This demonstrates that when employees perceive that their remuneration is fair, they are most likely to experience a feeling of satisfaction. This is because income helps individuals to meet certain universal needs and, therefore, income, at least at lower levels, is an antecedent to job satisfaction and subjective well-being.
Based on the foregoing literature discourse the following hypothesis is formulated for this study: There is a positive and significant relationship between remuneration and job satisfaction.
Quality of work life and job satisfaction: The determination of staff perceptions about quality of work life is an important consideration for employers interested in improving employee job satisfaction because such perceptions play an important role in employee decisions to enter, stay with or leave an organisation Bagtasos, A study conducted by Lee, Singhapakdi and Sirgy reveals that quality of work life has a positive impact on job satisfaction, organisational commitment and comradeship.
It is expected then that there would be a positive association between quality of work life and job satisfaction.
Therefore, the following hypothesis is formulated for the study: There is a positive and significant relationship between quality of work life and job satisfaction. Promotion and job satisfaction: It has been suggested that self-actualisation in the workplace can only be accomplished through the creation of opportunities for employee promotion Ting, This view is supported by Ellickson and Logsdon who conclude that satisfaction with promotional opportunities is positively and significantly related to the job satisfaction of municipal workers.
When employees perceive that there are high chances for promotion, they feel motivated to work harder to achieve organisational goals with a view to attaining elevated job designations and higher ranks Dessler, In light of the literature discussed in this section, a positive association between promotion and job satisfaction can be envisaged.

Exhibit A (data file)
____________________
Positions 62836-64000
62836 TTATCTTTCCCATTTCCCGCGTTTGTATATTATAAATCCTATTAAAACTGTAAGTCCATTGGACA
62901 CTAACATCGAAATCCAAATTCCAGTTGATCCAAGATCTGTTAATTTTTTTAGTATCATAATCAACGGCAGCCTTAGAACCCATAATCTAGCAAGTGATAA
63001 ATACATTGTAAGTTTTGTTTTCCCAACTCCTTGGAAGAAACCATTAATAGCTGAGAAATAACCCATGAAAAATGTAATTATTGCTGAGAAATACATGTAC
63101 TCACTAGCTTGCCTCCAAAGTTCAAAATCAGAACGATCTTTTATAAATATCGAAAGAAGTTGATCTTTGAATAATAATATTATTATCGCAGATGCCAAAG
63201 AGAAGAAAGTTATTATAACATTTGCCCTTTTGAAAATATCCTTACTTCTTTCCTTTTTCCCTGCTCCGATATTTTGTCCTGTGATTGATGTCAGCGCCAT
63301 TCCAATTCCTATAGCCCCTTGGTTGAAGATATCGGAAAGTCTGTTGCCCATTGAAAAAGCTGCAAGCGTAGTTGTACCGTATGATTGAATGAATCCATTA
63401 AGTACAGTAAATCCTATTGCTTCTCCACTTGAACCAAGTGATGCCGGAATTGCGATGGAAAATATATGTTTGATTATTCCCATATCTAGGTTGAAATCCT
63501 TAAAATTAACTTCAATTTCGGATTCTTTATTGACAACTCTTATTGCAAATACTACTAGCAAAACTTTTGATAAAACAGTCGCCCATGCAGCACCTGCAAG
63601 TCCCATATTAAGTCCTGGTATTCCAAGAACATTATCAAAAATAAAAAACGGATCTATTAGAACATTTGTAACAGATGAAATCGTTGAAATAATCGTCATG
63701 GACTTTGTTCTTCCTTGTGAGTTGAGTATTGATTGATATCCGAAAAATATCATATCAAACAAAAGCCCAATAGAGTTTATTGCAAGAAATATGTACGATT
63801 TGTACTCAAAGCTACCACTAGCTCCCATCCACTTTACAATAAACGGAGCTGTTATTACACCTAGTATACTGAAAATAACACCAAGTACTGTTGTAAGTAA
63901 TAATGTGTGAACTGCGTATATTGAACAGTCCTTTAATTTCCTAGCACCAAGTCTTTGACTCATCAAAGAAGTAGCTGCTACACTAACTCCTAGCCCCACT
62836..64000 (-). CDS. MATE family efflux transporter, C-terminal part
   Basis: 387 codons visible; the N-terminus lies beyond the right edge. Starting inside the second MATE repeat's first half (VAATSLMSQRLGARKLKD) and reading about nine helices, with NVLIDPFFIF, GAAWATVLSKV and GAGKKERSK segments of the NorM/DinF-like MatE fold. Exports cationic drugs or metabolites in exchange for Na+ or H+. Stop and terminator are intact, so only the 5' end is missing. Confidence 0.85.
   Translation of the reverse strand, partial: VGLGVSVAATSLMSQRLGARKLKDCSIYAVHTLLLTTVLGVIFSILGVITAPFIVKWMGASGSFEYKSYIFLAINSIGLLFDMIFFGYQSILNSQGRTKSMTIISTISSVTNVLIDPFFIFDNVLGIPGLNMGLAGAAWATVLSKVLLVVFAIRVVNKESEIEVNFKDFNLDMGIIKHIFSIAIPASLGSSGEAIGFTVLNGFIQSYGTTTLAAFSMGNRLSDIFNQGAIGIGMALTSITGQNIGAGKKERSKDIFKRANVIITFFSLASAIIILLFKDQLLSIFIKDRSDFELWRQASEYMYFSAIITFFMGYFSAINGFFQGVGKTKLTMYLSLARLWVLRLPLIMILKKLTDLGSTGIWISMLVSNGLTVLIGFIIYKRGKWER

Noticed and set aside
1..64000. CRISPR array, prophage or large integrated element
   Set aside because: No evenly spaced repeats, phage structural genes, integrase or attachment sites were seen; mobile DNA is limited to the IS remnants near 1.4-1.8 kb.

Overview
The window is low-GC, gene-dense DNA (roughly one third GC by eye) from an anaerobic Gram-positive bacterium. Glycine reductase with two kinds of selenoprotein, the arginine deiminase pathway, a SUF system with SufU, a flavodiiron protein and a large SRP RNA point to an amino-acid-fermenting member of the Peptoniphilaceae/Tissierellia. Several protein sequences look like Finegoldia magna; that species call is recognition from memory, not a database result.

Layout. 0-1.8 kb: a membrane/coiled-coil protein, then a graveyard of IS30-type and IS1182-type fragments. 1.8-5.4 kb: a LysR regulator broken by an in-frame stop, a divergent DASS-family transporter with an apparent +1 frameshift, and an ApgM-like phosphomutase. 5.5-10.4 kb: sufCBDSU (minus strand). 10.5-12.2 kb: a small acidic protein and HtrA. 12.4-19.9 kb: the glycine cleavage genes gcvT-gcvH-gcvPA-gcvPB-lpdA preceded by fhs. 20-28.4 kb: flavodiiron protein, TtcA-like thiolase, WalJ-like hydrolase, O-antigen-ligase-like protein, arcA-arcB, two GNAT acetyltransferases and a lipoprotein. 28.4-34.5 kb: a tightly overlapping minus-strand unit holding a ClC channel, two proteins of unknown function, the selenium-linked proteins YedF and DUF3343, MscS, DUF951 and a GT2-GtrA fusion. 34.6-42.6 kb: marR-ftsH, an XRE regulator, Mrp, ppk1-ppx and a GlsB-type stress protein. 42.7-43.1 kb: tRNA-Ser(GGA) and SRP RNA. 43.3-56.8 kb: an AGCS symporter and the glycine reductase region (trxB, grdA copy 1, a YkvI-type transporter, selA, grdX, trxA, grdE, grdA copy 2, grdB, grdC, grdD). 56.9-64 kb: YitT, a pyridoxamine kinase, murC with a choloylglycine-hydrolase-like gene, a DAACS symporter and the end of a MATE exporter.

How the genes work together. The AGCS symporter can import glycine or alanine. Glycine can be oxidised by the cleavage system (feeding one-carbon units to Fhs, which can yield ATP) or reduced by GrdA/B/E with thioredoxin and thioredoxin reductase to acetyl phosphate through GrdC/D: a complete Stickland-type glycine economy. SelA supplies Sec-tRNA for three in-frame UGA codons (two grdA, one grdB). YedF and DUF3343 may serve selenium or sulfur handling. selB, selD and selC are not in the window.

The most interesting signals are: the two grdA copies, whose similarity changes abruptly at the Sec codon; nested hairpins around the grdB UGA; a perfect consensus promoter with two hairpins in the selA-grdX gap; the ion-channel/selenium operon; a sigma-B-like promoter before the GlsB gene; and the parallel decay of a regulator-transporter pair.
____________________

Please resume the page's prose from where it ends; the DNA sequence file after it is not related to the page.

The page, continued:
It is against this background that the following hypothesis is formulated for the study: There is a positive and significant relationship between promotion and job satisfaction. Supervision and job satisfaction: Supervision forms a pivotal role relating to job satisfaction in terms of the supervisor's ability to provide emotional and technical support and guidance on work-related tasks Robbins, This implies that supervisors contribute to high or low morale in the workplace Ramsey, In a study conducted by Ladeboit was also found that supervision is a predictor of job satisfaction, which in turn determines job performance and organisational citizenship behaviours.
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Based on the aforementioned conceptualisations, one would expect a positive relationship between supervision and job satisfaction. There is a positive and significant relationship between supervision and job satisfaction.